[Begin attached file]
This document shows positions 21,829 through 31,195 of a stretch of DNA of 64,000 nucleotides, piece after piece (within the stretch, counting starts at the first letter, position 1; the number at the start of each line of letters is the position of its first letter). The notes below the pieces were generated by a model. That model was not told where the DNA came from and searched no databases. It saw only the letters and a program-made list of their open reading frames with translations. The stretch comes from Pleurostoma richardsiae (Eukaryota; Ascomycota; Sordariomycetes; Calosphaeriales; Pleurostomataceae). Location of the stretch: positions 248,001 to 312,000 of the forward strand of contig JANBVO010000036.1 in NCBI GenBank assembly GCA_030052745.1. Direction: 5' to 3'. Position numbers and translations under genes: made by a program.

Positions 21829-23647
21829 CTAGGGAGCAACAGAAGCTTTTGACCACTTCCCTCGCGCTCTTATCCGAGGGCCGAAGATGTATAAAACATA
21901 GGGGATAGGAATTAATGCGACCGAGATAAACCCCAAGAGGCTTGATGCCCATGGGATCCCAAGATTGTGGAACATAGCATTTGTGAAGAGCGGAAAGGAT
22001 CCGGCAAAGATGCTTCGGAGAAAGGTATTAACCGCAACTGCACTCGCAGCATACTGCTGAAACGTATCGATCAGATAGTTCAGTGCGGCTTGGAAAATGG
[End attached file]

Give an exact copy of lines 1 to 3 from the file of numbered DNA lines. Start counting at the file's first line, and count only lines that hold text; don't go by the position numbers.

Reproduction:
This document shows positions 21,829 through 31,195 of a stretch of DNA of 64,000 nucleotides, piece after piece (within the stretch, counting starts at the first letter, position 1; the number at the start of each line of letters is the position of its first letter). The notes below the pieces were generated by a model. That model was not told where the DNA came from and searched no databases. It saw only the letters and a program-made list of their open reading frames with translations. The stretch comes from Pleurostoma richardsiae (Eukaryota; Ascomycota; Sordariomycetes; Calosphaeriales; Pleurostomataceae). Location of the stretch: positions 248,001 to 312,000 of the forward strand of contig JANBVO010000036.1 in NCBI GenBank assembly GCA_030052745.1. Direction: 5' to 3'. Position numbers and translations under genes: made by a program.

Positions 21829-23647
21829 CTAGGGAGCAACAGAAGCTTTTGACCACTTCCCTCGCGCTCTTATCCGAGGGCCGAAGATGTATAAAACATA